All in all, I hope "That Bites" becomes available soon for wider distribution. I would love to be able to own it and use it for educational opportunities.

Monday, April 6, 2015

Daily Protocol for Treatment of Food Allergies with TCM

I hesitate to post this, not because I hesitate to share the information, but I don't want to give out any mis-information. This is a snapshot in time for one patient. By the very nature of Dr. Li's practice, she works with each patient as an individual. James's protocol has changed nearly every month. What the protocol is for James, I'm sure is very different for a patient of a different age, condition, and response. There are patients with no pills and patients with many more pills. So, please don't look at this and assume that if you or your child were to see Dr. Li, this would be your protocol.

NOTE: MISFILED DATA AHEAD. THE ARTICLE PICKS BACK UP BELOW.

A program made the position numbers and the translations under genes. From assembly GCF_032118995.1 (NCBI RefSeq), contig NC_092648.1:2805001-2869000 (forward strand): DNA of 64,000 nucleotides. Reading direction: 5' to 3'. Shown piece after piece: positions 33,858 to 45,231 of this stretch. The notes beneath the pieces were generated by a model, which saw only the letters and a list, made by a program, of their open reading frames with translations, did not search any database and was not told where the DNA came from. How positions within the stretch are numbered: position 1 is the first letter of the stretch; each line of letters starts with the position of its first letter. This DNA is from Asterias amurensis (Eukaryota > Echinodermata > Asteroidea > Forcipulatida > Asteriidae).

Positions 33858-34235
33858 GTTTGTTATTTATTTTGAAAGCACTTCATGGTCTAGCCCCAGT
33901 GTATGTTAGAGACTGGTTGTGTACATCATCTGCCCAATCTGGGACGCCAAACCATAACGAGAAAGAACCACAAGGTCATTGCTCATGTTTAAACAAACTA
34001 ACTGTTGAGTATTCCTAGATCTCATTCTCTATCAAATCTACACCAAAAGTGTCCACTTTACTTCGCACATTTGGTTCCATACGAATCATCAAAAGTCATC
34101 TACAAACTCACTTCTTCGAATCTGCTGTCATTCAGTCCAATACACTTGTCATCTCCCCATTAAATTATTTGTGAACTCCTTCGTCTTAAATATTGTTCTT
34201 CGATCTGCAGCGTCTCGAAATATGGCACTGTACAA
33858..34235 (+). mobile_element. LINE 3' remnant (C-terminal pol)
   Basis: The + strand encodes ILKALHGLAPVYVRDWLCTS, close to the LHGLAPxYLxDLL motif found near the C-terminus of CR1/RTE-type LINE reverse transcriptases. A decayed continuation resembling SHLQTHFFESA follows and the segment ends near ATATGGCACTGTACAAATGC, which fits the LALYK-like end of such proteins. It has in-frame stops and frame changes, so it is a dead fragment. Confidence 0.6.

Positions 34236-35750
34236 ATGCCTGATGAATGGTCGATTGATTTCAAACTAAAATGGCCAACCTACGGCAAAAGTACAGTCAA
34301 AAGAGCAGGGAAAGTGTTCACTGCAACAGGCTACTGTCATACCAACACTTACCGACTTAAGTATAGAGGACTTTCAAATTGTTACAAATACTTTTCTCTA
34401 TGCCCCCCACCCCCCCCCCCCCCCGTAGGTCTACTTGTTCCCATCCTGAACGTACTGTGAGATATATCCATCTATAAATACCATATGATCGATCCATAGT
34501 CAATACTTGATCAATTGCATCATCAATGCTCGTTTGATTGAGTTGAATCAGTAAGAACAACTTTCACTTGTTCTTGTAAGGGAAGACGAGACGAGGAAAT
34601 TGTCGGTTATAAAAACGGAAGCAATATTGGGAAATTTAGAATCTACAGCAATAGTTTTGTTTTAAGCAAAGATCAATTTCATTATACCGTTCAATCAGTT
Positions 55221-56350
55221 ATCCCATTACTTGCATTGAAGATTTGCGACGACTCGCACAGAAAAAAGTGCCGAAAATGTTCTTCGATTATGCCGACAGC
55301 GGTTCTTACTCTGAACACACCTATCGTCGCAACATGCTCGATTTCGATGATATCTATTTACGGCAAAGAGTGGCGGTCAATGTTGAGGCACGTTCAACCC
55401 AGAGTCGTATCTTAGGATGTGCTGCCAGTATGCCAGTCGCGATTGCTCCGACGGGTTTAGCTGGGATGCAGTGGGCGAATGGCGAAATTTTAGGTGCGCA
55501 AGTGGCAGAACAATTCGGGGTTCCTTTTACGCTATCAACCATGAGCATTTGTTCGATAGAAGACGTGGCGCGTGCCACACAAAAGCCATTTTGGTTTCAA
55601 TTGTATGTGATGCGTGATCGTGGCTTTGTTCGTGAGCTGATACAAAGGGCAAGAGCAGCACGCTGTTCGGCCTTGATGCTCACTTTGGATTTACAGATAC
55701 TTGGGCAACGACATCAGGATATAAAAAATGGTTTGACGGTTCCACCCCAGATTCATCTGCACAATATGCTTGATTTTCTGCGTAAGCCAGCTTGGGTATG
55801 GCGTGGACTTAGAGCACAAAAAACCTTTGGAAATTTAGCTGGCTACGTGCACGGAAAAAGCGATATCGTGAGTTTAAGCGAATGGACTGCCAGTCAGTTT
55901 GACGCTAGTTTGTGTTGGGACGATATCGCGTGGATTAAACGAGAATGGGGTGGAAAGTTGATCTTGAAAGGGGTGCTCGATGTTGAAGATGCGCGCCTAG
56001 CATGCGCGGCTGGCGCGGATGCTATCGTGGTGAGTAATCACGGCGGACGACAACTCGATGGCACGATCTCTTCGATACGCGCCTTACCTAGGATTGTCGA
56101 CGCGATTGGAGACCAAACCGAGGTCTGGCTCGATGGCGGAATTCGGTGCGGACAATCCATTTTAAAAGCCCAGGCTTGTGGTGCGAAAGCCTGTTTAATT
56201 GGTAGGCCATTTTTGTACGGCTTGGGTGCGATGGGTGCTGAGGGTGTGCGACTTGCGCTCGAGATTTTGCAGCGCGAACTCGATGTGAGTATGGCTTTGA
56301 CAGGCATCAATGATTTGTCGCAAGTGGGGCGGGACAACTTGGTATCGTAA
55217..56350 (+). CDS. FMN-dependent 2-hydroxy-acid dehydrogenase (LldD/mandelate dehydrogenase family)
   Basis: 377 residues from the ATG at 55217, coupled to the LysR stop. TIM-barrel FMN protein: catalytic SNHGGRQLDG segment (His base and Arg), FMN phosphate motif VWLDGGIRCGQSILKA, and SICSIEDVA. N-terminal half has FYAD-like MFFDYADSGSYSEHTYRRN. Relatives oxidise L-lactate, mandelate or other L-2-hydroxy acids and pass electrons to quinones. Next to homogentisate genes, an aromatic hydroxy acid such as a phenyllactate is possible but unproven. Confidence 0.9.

That said, as of today, and at least until my next phone consult, this is James's daily routine:

After eating  (breakfast and dinner), he starts taking pills. He takes them in the order I have shown (although the capsules are mixed together, I've only separated them for the photo. He takes 5 at a time, mixed). He sets a timer for 1/2 an hour, takes the next set (he calls them M&M pills, for visual reasons only, there are 15), sets the timer for 1/2 an hour again, and takes the final 5 capsules. We have found if he doesn't take them spaced out this way, they make him sick (nauseous and heartburn). It's definitely the capsules that cause the upset. He's able to take the Mei Huang 4 without any issues. Dr. Li suggested spacing the dosages out and, as long as he sticks to it, he does fine.